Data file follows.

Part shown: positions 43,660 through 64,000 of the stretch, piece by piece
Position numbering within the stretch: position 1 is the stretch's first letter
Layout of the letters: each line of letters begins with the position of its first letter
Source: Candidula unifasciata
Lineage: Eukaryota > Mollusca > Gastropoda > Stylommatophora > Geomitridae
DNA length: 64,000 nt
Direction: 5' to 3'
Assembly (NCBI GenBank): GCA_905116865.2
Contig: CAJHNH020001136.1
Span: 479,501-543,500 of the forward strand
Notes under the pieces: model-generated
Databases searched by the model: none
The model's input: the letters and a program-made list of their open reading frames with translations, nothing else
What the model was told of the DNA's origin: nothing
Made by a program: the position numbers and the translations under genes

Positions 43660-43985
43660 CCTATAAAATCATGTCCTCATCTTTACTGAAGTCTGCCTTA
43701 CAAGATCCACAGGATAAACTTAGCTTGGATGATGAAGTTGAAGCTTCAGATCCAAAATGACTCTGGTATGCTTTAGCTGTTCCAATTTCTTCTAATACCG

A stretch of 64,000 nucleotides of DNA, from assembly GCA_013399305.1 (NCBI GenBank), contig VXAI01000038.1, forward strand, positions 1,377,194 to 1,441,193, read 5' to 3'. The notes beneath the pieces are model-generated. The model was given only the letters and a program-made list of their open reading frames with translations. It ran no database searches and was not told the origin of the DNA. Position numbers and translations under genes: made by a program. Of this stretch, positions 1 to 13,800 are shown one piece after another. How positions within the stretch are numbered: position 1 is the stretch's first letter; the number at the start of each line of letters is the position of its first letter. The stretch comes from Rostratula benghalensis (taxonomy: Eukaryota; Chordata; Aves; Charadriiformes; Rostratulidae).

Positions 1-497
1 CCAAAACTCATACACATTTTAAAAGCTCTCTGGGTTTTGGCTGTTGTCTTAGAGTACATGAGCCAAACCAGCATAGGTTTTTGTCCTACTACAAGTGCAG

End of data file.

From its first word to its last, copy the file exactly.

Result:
Part shown: positions 43,660 through 64,000 of the stretch, piece by piece
Position numbering within the stretch: position 1 is the stretch's first letter
Layout of the letters: each line of letters begins with the position of its first letter
Source: Candidula unifasciata
Lineage: Eukaryota > Mollusca > Gastropoda > Stylommatophora > Geomitridae
DNA length: 64,000 nt
Direction: 5' to 3'
Assembly (NCBI GenBank): GCA_905116865.2
Contig: CAJHNH020001136.1
Span: 479,501-543,500 of the forward strand
Notes under the pieces: model-generated
Databases searched by the model: none
The model's input: the letters and a program-made list of their open reading frames with translations, nothing else
What the model was told of the DNA's origin: nothing
Made by a program: the position numbers and the translations under genes

Positions 43660-43985
43660 CCTATAAAATCATGTCCTCATCTTTACTGAAGTCTGCCTTA
43701 CAAGATCCACAGGATAAACTTAGCTTGGATGATGAAGTTGAAGCTTCAGATCCAAAATGACTCTGGTATGCTTTAGCTGTTCCAATTTCTTCTAATACCG

A stretch of 64,000 nucleotides of DNA, from assembly GCA_013399305.1 (NCBI GenBank), contig VXAI01000038.1, forward strand, positions 1,377,194 to 1,441,193, read 5' to 3'. The notes beneath the pieces are model-generated. The model was given only the letters and a program-made list of their open reading frames with translations. It ran no database searches and was not told the origin of the DNA. Position numbers and translations under genes: made by a program. Of this stretch, positions 1 to 13,800 are shown one piece after another. How positions within the stretch are numbered: position 1 is the stretch's first letter; the number at the start of each line of letters is the position of its first letter. The stretch comes from Rostratula benghalensis (taxonomy: Eukaryota; Chordata; Aves; Charadriiformes; Rostratulidae).

Positions 1-497
1 CCAAAACTCATACACATTTTAAAAGCTCTCTGGGTTTTGGCTGTTGTCTTAGAGTACATGAGCCAAACCAGCATAGGTTTTTGTCCTACTACAAGTGCAG